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How Cold Is Too Cold for Cats? How to Help Outdoor Cats in Winter

Ginger cat sitting outside with snow on the ground

Indoor cats have it made. They can lounge and nap all day with barely any disturbance, staying nice and cozy in the cold winter months. Outdoor cats have it a little worse, though. They have to seek shelter in the blustery weather to keep warm.

As winter approaches, it’s imperative to keep our pets safe from extreme temperatures. But our cats aren’t the only creatures at stake here. There are plenty of stray cats that could use some extra protection over the season.

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Outdoor Cats in the Winter

Gray cat walking in the snow
Image Credit: rise-a-mui, Pixabay

Many cats have thick coats to protect them from outdoor elements. Especially those cats who are used to being outside can handle it much better than an escaped, spoiled, and otherwise helpless lost house cat.

However, the numbers are astronomical when you think of how many stray cats are in America alone. It’s estimated that around 58 million cats are strays based on numbers, but the actual number could fall between 35 and 75 million.

What Can Happen to Cats in the Cold?

It might seem silly, as cats have withstood the natural elements on farms and behind old buildings practically since domestication. However, feral cats know where to seek shelter, for the most part, having instincts that guide and direct them.

If your cat is tame and dependent on you, they may not know where to seek refuge to stay warm unless you provide it.

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How Cold Is Too Cold?

Black and white cat walking in deep snow
Image Credit: ivabalk, Pixabay

If you’re wondering, can cats survive in the cold—they can. However, as temperatures get lower, they need a place to escape the elements.

Even though some cats are hardy in cold temperatures, cats shouldn’t be outside in 45-degree Fahrenheit weather or lower. If a kitty is outside during freezing temperatures, which is 32 degrees F or less, it can suffer from significant issues like hypothermia or frostbite.

Hypothermia in Cats

Hypothermia is a serious condition where the body temperature significantly lowers due to extended time in very cold environments. It happens when your cat is exposed to freezing air, generally when wet.

Symptoms of hypothermia include:
  • Lethargy
  • Cold extremities
  • Violent shaking
  • Slow heart rate
  • Shallow breathing

If untreated, eventually, the cat will slip into a coma. Veterinarians can usually safely get the body temperature back up and treat any additional problems with immediate care.

Frostbite in Cats

Frostbite can often accompany cats that get hypothermia, but that’s not always the case. It can happen when certain parts of the skin get too cold, causing damage to the cells. Frostbite can occur when temperatures drop below 32 degrees f.

Your cat is especially susceptible to cold on paw pads and other vulnerable areas—like the ears tail.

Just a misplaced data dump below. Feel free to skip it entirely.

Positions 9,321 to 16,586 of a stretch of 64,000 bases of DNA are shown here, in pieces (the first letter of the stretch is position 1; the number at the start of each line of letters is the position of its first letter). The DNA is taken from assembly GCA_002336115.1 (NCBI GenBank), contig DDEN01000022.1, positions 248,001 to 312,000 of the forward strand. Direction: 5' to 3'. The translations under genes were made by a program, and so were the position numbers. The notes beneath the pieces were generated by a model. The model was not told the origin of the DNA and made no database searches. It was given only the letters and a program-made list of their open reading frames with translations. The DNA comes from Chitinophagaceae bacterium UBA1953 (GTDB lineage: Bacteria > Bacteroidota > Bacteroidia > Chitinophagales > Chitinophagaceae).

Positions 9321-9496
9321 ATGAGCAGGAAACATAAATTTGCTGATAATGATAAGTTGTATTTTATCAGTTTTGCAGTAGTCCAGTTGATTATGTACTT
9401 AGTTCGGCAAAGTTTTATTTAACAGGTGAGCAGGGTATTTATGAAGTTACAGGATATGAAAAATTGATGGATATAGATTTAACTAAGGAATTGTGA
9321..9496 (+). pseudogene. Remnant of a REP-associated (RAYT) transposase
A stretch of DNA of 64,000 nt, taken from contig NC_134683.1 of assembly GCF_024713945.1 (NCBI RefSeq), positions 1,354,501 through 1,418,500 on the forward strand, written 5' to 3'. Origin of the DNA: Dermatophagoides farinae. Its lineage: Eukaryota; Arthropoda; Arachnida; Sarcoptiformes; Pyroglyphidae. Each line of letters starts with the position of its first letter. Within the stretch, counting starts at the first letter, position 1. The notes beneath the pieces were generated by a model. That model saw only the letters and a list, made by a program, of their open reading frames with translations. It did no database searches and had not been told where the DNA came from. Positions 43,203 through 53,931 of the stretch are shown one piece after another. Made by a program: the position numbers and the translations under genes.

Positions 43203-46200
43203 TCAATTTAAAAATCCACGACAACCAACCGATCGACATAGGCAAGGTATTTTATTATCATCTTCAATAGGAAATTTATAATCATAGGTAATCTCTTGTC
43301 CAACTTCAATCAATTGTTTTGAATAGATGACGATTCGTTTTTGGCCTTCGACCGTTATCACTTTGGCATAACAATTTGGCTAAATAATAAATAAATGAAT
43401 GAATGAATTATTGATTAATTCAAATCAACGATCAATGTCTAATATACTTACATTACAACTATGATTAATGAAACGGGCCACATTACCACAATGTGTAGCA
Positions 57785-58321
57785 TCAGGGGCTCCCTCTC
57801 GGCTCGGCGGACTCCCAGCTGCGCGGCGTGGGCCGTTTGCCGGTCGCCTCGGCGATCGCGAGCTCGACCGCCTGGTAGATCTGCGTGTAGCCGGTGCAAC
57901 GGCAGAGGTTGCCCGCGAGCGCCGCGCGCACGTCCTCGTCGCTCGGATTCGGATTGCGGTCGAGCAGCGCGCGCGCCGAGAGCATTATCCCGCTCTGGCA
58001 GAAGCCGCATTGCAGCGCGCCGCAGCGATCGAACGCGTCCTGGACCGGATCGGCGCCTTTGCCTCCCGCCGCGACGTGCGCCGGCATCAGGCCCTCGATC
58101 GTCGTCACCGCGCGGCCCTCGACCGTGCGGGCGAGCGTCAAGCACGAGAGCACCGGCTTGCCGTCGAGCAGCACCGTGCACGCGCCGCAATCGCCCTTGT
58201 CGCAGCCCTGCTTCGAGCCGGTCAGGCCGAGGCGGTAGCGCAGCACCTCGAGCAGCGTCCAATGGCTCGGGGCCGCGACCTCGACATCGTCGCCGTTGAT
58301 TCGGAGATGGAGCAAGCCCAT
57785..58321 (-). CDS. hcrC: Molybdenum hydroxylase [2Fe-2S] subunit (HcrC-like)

Signs of frostbite include:
  • Discoloration of the skin
  • Coldness and dryness of the area
  • Pain
  • Swelling
  • Blisters
  • Black or dead skin

Frostbite can be very treatable. However, in extreme cases, it can lead to limb amputation. Many times, your vet will prescribe an antibiotic when treating frostbite as a preventive. Otherwise, the area can get infected, requiring further treatment.

Related Read: 10 Best Outdoor Cat Beds – Reviews & Top Picks

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Ideas to Protect Outdoor Cats from the Winter

If you see cats out in the cold this season, there are a few things you can do to keep these felines safe. Keep in mind that if you own this outdoor cat, they should have access to a heated indoor building—whether it be a garage, barn, or home.

  • Get a cat house. Companies make outdoor cat houses of all shapes and sizes. You can buy one that is as cheap or elaborate as you wish so you can keep the neighborhood strays warm.
  • Put straw under your porch. If you have access to the underneath of your porch, you can put straw underneath. Straw is a miracle insulator that is cheap and easy to distribute. Staying in straw can help your cats maintain proper body temperature even in very cold weather.
  • Let them stay in the garage or outbuilding. If you have a heated outdoor space or provide adequate insulation, let the strays stay in a garage or outbuilding. To reduce accidents, offer a litter box and allow them access outside as they need.
  • Build an outdoor shelter. There are tons of DIY cat shelter ideas you can make out of many materials you might already have at home. It doesn’t have to be fancy, but it wouldn’t take long to whip together a little shelter for less fortunate neighborhood kitties.
  • Take the cat(s) to a shelter. Shelters can take the animal in, scanning them for microchips and advertising to reach potential owners. If the cat can’t find their home after a point, they will generally put the animal up for adoption.

If you notice a cat in distress or if they seem wounded, make sure to try to get them to a local vet or rescue for further examination.

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Conclusion

It doesn’t take too much time to make sure the outdoor kitties in your life stay warm this winter season. Remember, if you live somewhere with freezing winters, it’s imperative that they have shelter. If there is any way you can help out, even if it means taking them to a rescue facility, do what you can.

Those kitties will surely thank you for it.

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Featured Image Credit: ilyessuti, Pixabay

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